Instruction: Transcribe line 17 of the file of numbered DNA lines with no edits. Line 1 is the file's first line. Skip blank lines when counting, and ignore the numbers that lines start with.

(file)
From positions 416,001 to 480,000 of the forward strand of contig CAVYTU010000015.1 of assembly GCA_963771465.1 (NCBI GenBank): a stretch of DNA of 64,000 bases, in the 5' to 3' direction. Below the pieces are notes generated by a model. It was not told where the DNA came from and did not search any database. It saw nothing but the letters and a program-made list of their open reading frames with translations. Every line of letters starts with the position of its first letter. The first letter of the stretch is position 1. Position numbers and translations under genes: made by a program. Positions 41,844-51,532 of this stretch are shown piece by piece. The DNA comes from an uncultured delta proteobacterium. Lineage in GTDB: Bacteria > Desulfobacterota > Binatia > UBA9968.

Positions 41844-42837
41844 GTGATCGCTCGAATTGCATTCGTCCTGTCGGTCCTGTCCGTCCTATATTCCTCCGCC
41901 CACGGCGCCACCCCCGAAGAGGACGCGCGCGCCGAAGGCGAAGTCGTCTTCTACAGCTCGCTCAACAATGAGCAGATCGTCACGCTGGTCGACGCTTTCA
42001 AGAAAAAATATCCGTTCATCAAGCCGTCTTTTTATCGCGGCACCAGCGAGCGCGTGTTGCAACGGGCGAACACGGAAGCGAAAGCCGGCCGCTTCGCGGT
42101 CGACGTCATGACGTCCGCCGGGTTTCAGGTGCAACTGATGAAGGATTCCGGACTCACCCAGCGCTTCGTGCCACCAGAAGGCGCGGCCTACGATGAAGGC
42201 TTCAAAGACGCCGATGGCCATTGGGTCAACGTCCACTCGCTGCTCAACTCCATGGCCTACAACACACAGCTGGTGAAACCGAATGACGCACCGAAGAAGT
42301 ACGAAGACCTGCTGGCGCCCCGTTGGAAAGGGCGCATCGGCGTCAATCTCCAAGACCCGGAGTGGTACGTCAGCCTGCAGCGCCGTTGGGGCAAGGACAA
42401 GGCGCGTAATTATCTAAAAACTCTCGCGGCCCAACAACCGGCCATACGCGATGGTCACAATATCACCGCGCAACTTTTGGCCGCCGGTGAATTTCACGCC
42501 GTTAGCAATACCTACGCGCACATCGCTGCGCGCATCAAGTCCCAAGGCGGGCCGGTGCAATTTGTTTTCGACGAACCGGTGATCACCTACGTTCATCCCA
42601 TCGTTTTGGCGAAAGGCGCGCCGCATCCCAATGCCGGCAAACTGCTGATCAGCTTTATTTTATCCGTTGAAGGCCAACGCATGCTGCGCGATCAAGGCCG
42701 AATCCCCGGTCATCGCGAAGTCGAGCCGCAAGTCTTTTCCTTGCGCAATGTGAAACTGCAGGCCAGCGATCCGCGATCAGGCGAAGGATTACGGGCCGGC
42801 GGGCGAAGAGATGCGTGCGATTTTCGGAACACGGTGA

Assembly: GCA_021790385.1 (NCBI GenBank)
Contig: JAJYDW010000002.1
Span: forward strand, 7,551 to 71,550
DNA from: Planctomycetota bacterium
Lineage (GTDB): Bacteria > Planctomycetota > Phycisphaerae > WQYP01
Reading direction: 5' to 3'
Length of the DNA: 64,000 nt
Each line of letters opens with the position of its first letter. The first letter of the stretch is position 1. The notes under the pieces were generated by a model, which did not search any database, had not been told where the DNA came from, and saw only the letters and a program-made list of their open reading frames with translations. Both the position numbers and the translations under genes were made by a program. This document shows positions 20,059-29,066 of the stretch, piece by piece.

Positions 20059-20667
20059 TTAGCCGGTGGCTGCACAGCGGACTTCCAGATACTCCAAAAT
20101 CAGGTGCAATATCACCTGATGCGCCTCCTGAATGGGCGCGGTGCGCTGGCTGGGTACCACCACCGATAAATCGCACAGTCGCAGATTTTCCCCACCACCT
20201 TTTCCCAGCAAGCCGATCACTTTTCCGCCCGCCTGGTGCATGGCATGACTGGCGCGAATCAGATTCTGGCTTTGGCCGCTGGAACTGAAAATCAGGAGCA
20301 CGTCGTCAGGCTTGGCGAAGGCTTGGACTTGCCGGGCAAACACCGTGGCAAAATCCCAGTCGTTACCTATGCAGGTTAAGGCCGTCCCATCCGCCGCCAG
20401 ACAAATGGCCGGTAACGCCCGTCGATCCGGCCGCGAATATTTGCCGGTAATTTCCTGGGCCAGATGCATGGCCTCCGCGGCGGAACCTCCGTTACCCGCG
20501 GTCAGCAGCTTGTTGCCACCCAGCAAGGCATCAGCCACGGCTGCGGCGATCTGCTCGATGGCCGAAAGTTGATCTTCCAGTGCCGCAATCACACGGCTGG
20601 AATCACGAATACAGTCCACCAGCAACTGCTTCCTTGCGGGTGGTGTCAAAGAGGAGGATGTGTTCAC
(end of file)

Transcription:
DNA from: Planctomycetota bacterium